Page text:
The Iranian regime expected that they would be able to revive the Joint Comprehensive Plan of Action (JCPOA) after a two-month deadlock, but with the decision of the US president Joe Biden to keep the regime’s Revolutionary Guards (IRGC) on the Foreign Terrorist Organization (FTO) list, their hopes were dashed.
Before this decision was made, a draft agreement had been reached, and the only obstacle to finalizing it was the regime’s demand to pull out the IRGC from the US government’s FTO list.
While facing many financial problems, the regime had hoped that this progress would allow it to gain access to its frozen money and assets in many overseas accounts blocked due to the US sanctions.
During European Union official Enrique Mora’s visit to Tehran, Josep Borrell, the High Representative of the Union for Foreign Affairs and Security Policy, announced that the EU had prepared a package of proposals under which the United States would remove the Revolutionary Guards from the FTO list but would maintain the sanctions against the organization.
At the same time, Western media outlets had claimed that during Mora’s visit, the regime had agreed to resume talks on issues other than the removal of the IRGC from the US list of terrorist organizations, which was the focus of the last round of Vienna talks.
Concurrent with this news, which shows clearly the regime’s weakness exacerbated in the aftermath of the recent protests, regime president Ebrahim Raisi made the groundless claim that “we will not postpone the progress of the country until the lifting of sanctions so that others can decide for us, and we have shown this in practice and announced in the official forums that our strategy is the strategy of the leadership, but at the same time, we pursue the issue of lifting sanctions.”
US State Department Spokesman Ned Price stated that the Vienna talks are only focused on nuclear issues and if the regime wants to discuss issues that are outside the JCPOA, the US government is more than ready to participate in these talks, provided that the regime is prepared to make concessions.
Mehdi Zakerian, the regime’s international law expert, gave an interview with ISNA about the regime’s refusal to back down and its costs. He said, “Unfortunately, it seems that the other side, the United States, has long been reluctant to resolve the issue. In the US view, it has been able to manage its other issues and problems in the region and other parts of the world with the presence of other countries. And this is not good for Iran’s reputation and future, especially at the regional level. Unfortunately, in the analysis, news, and reports, the disagreement with Iran and the revival of the JCPOA do not do much harm to the international community.”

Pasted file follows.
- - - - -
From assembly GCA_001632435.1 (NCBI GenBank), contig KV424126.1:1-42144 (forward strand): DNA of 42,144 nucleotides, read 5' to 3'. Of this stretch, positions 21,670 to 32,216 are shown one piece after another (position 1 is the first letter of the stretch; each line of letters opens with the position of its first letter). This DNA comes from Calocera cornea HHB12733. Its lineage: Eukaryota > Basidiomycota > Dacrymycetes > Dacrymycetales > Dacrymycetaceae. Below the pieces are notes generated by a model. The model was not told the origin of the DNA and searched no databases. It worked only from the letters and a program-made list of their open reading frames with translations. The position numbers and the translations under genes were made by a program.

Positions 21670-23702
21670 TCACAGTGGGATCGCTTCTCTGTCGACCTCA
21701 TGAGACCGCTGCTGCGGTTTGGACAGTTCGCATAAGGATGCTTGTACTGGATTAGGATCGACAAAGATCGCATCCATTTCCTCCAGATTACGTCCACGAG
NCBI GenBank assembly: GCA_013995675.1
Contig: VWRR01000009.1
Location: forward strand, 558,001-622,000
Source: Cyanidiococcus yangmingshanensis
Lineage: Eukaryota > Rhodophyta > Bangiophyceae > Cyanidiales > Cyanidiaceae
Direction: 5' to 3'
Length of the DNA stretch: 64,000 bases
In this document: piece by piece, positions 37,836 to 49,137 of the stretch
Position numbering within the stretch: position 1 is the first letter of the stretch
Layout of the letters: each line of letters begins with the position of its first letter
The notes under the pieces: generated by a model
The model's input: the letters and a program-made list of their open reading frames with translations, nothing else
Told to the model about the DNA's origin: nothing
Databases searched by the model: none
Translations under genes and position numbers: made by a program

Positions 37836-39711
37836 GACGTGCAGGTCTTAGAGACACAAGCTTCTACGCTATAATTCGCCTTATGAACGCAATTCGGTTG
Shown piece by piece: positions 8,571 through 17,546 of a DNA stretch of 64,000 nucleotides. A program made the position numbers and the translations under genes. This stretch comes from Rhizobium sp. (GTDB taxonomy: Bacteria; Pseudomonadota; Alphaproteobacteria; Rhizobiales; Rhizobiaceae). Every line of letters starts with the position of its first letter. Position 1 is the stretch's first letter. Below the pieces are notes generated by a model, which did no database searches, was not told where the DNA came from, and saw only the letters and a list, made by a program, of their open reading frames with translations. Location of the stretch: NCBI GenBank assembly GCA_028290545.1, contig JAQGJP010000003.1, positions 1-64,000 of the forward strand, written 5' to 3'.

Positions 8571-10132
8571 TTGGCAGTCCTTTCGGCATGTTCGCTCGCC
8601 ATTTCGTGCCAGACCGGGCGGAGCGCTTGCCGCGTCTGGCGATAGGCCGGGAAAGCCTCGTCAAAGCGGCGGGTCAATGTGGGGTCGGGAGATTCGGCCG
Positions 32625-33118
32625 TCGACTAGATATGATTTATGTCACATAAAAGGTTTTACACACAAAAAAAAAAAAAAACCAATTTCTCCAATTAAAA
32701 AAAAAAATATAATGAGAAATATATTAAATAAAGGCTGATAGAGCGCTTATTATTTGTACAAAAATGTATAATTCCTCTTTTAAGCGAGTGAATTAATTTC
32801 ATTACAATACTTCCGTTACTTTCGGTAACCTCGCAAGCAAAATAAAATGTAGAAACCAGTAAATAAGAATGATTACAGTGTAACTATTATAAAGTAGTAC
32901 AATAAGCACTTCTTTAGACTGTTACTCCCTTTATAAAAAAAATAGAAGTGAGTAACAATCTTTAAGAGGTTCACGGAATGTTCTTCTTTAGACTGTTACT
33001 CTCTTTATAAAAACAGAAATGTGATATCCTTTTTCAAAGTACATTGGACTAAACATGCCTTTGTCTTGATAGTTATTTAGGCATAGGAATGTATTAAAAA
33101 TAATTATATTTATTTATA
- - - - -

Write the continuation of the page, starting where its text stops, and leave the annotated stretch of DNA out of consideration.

The situation has become so difficult for the regime that its Foreign Minister and his political deputy chose not to discuss the JCPOA in public and took the matter behind closed doors in the regime’s parliament. As for the news media, they only made some general remarks. Since the last deadlock, regime officials have avoided attending any live programs.
This reaction shows that the regime is terrified of the exposure of its weakness and the Iranian people’s reaction.
In recent months, the regime had hoped to gain concessions from the Ukrainian war, which explains why many officials and media outlets started to support Russia’s invasion. But as always, the developments did not turn out as the regime had wished.
In an interview with ILNA, Sasan Karimi, one of the regime’s experts, said, “When we reached the end of 2021 after Russia delayed the invasion of Ukraine, there were changes in Iran’s policy, and some analysis was that our oil would be sold to energy carriers in the world at a higher price. Russia will not pay attention to sanctions against us.”
He added, “The second issue was that the West would refrain from dealing harshly with Iran because of the protracted JCPOA process and would try not to push Iran further toward Russia in the context of Russia’s war with Ukraine. As a result, Iran’s case was unlikely to go to the Security Council. Regardless of the support or non-support of Russia and China, the return of UN Security Council sanctions against Iran does not require the vote of these two countries.”
Karimi further stated, “These two points caused Iran to slow down the pace of the negotiation and ultimately stop it. I called this process of reviving the JCPOA ‘a small victory, but the prelude to a great defeat.’ We missed the chance of reviving the JCPOA. That is, we missed the opening that was created to provide the opportunity to invest and sell oil in the world, and on the other hand, we were able to sell 800,000 barrels of oil.”